Initial setup requires a wired connection to the repeater, and Amped recommends having the repeater in close proximity to your router. The process is extremely simple; the repeater scans for wireless networks, you select the 2.4GHz and/or 5GHz network(s) you want to extend, input the security passwords for the main networks, and then choose SSIDs and security settings for the extended networks. Once all that is complete, the repeater will reboot several times over the course of three minutes or so, and then if everything worked properly your repeated network will be set up and ready for use.

There aren’t nearly as many configuration options at this point compared to the R20000G, but that’s expected. USB storage is still available, and you can modify your wireless network settings and see network statistics, and that’s about it. The most useful page (after initial setup) on the SR20000G is likely going to be the Management->Repeater Status screen, where you can see the signal strength for the 2.4GHz and 5GHz home networks. Amped recommends finding a location for the router where both signals are 70% or higher, though in practice you can still get reasonable performance with 60-70% signal strength as well.

The one major “gotcha” that you need to be aware of when using a repeater is that there will be some drop in the throughput for every hop that you go through. Technically, there’s nothing to stop you from having three or five or even ten repeaters extending away from your home wireless router, but in practice I imagine network throughput would be horrible on the tenth repeater. I’ll get to the throughput with just one repeater once we hit the performance section, but my experience suggests that if you can get a stable connection to the home router, you’ll almost always get better throughput that way. Amped recommends putting the repeater about 20-30% of the distance between the router and the area you’re looking to extend coverage to, which seems reasonable. For my house, I don’t really have any dead spots to begin with, so I had to move outdoors before the repeater became necessary. Even then, throughput was still a tossup between the repeater (with a much stronger signal) and the router.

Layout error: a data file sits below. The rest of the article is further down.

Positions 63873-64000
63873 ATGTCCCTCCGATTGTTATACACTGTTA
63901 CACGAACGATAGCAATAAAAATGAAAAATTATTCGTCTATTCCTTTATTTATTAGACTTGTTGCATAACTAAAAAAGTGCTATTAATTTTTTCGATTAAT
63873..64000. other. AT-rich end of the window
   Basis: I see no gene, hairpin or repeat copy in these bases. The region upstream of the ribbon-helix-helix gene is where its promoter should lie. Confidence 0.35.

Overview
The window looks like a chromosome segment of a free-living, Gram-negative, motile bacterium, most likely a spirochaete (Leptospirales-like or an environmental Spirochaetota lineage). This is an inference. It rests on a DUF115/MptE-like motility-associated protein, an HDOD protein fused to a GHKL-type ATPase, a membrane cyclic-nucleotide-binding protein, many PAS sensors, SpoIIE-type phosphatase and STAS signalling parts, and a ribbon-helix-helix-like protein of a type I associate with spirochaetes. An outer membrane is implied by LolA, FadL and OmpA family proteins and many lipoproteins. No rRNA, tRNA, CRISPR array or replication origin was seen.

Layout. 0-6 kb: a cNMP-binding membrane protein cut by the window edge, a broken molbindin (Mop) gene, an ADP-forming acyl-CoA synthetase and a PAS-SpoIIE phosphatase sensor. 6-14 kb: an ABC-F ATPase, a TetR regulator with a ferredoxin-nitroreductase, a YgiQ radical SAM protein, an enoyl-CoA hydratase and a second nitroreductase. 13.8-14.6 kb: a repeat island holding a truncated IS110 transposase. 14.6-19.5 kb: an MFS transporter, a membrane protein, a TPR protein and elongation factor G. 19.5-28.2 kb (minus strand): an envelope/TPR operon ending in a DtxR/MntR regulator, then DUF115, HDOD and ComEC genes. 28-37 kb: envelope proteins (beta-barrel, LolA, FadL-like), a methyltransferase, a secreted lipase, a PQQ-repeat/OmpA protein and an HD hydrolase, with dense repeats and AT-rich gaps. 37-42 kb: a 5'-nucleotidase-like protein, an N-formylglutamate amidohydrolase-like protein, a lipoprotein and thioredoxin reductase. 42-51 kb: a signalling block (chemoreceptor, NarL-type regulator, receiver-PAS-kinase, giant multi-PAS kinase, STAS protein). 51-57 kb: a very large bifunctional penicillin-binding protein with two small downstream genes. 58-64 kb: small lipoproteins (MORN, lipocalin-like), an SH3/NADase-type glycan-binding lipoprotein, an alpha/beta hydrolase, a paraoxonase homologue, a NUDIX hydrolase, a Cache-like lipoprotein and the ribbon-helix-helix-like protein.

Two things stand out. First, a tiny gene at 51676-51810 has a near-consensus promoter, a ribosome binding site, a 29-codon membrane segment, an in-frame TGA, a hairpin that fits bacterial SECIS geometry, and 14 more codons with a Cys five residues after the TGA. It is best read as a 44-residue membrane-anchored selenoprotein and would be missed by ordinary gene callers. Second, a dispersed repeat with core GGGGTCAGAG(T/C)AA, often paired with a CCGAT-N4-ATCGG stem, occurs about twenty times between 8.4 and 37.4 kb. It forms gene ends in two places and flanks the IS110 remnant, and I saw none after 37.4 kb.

The problem is that you get interference when using the repeater: your laptop (or mobile device) broadcasts a signal to talk to the repeater, which then rebroadcasts that transmission to the router. The result is that even when there’s a strong signal from your laptop to the repeater and from the repeater to the router, you’ll see wild fluctuations in network throughput. However, throughput isn’t the only useful metric when looking at wireless networking. Even if you may not be able to transfer data quite as fast when going through a repeater, if you’re nearing the fringe of your router’s coverage, a repeater can make web surfing much more palatable, especially if you move around much and can’t be bothered to find a location with a clean signal.